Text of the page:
HAVING shown the unsuccessful attempts which were made in the beginning of the reign, to which
* Archivium of the Propagandâ, --Libro delle congregationi particolari, degli anni 1668, 1669. 6 Mittatur eidem “ Relatio Panzani pro majore ipsius informatione."
+ Ch. liv.-In the “ Abstract of the Transactions relating to “ the English secular Clergy, (p: 43)," it is briefly mentioned “ that a design of count Rosetti to abrogate the dean and
chapter, was discovered; but that immediately a letter was
despatched to cardinal Barberini our protector, subscribed, “ Antonius Champneus, capituli' cleri' secularis in Anglia “decanus, with seven archdeacons, the sum whereof was to
protest against the said design ; and so no more was heard " about it.'
our subject has now led us, to renew religious communion and amity between Rome and England, we must proceed to a less pleasing theme,—the persecution, which, in every part of it, though always against the wishes of the monarch, the English catholics suffered :—but some previous account of the Puritans, too frequently the instigators of it, is necessary.
While, during the reigns of Elizabeth and James, the government of England was employed in devising and executing the severities which have been related against the catholics, this new denomination of christians arose in the bosom of the establishment, deriýed strength from opposition, and, at the time, of which we are now speaking, was rapidly advancing to that power, which enabled them, at no very distant period, to triumph over their parent church, and even to overthrow the monarchy. A succinct account of their vicissitudes of fortune will connect, in some measure, the three histories--of the protestants of the established church,-of the protestant dissenters,—and of the roman-catholics of England. We shall therefore present the reader with a succinct aecount, I. Of the origin of the puritans: II. Of the points of discipline, in which there was a difference between them and the established church: III. Of their division into presbyterians,—independents, and baptists : IV. Of the act of uniformity: V. Of the court of high commission : and VI. Of the conference at Hampton Court.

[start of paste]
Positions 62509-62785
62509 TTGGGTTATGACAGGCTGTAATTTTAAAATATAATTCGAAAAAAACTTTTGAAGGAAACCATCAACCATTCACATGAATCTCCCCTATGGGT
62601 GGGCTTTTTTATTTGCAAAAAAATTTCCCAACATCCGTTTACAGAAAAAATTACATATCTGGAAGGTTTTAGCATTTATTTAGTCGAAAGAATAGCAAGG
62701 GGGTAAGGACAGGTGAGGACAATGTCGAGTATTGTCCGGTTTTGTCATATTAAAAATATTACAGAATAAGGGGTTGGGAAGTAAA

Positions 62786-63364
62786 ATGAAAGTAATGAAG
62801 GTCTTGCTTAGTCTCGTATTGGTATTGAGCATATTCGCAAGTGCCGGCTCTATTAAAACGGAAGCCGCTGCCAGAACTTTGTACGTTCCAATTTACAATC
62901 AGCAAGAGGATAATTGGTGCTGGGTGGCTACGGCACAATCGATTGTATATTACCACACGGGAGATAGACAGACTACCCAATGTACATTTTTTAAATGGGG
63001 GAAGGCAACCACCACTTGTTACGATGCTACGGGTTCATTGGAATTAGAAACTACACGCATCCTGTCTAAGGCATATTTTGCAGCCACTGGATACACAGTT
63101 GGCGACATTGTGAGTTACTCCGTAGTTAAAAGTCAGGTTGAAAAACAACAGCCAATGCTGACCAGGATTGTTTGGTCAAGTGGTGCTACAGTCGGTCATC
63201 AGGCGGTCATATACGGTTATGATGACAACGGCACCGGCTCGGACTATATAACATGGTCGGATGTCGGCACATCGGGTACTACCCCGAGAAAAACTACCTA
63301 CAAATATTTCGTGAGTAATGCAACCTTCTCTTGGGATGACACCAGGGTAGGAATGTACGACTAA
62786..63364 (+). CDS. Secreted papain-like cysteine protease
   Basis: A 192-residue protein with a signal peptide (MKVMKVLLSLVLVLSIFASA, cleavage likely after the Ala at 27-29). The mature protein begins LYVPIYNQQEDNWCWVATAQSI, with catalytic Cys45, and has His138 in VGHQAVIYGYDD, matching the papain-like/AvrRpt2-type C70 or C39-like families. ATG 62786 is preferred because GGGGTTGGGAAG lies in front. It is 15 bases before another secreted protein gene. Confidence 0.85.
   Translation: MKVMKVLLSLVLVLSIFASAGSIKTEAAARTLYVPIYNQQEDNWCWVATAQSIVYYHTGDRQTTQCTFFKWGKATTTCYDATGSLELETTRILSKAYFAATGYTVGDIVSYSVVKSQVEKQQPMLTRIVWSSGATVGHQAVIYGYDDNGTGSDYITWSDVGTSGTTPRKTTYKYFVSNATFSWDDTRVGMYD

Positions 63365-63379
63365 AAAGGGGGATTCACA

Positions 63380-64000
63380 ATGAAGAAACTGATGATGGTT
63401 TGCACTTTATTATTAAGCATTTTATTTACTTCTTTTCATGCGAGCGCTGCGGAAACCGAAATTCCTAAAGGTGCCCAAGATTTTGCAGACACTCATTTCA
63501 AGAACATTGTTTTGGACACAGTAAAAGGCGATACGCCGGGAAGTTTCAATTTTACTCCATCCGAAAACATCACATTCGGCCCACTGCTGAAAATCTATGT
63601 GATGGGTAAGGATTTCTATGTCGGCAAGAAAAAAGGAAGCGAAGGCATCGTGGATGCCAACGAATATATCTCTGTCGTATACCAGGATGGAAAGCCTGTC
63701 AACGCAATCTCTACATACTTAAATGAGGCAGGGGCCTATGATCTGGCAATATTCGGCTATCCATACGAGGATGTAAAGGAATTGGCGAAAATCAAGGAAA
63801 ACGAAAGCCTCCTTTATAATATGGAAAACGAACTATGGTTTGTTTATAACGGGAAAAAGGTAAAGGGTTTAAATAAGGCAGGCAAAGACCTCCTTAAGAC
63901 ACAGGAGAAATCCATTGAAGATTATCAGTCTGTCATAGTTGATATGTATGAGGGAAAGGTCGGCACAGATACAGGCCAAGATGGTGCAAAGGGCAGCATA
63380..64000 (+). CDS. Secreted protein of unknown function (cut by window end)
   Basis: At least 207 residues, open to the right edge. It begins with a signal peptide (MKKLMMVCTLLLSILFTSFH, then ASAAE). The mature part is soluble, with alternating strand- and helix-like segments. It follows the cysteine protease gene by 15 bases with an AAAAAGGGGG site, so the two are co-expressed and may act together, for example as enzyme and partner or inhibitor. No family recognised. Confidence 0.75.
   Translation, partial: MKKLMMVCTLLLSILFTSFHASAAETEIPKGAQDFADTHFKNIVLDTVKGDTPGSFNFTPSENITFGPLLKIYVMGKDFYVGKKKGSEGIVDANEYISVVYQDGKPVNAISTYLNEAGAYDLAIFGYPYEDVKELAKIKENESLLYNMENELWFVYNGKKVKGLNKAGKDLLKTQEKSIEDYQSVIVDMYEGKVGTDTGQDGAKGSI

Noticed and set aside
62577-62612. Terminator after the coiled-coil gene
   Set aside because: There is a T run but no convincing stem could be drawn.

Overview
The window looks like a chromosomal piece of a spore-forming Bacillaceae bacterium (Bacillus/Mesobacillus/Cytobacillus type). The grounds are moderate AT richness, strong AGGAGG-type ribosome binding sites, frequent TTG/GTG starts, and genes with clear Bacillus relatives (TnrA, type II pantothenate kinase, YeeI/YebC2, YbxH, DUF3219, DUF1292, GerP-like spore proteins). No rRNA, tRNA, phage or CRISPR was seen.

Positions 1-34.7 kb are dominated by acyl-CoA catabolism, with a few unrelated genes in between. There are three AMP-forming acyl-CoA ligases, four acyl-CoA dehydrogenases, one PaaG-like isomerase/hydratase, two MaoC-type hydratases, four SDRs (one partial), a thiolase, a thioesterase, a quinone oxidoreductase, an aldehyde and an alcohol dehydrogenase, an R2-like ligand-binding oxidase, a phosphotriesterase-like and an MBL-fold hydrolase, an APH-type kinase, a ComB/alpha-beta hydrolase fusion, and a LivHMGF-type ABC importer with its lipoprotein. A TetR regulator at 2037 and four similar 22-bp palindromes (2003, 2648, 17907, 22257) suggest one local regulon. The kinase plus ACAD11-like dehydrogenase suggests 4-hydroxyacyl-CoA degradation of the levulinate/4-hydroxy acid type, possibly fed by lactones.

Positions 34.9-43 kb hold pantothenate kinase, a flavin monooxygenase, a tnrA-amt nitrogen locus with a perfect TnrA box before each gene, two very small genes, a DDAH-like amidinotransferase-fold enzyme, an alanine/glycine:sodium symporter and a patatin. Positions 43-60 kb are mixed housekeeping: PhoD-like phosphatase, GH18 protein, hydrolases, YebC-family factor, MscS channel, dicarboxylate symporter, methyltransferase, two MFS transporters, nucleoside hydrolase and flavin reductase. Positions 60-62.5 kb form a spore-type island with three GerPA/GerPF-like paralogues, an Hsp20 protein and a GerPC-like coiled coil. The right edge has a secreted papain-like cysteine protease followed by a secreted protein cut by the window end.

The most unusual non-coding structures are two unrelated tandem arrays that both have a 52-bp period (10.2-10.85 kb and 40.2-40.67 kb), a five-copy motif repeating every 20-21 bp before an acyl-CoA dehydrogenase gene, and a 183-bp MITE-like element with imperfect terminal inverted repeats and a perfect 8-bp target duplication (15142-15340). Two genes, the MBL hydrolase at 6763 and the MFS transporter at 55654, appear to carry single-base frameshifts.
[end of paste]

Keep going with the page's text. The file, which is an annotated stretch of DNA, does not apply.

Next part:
The Origin of the Puritans. It has been mentioned, that, in the reign of Henry the eighth, those, who favoured the reformation, were generally inclined to the Lutheran creed, discipline, and liturgy : that, in the reign of Edward the sixth, they generally inclined to the doctrine of Calvin; and that the change of religion, during the reign of queen Mary, and the consequences of that change, drove some of the mostzealous of the English reformers into exile.' Their number is supposed to have been about eight 'hundred. Some settled in Switzerland; but the greater part at Frankfort, or its neighbourhood. Many preserved the form of worship of the English church ; others preferred the Helvetian rites, on account of their greater simplicity. The former received the appellation of conformists; the latter, that of non-conformists, or puritans. These soon split into parties, and scandalized all the protestants of Germany by their quarrels*. In the end, the conformists obtained the ascendancy.
* See “ Brief Discourse of the Troubles begun at Frankfort, “ in Germany, ann. Dom. 1554, about the book of common “ prayer, and ceremonies, and continued by the Englishmen " to the end of queen Mary's reign. First published in the
year 1575." It was republished in “ The Phenix, or, a Revival of scarce “ and valuable Pieces, no where to be found but in the “ closets of the curious ;” and is the sixth article in that collection. The xxth article, which contains “ Calvin's Com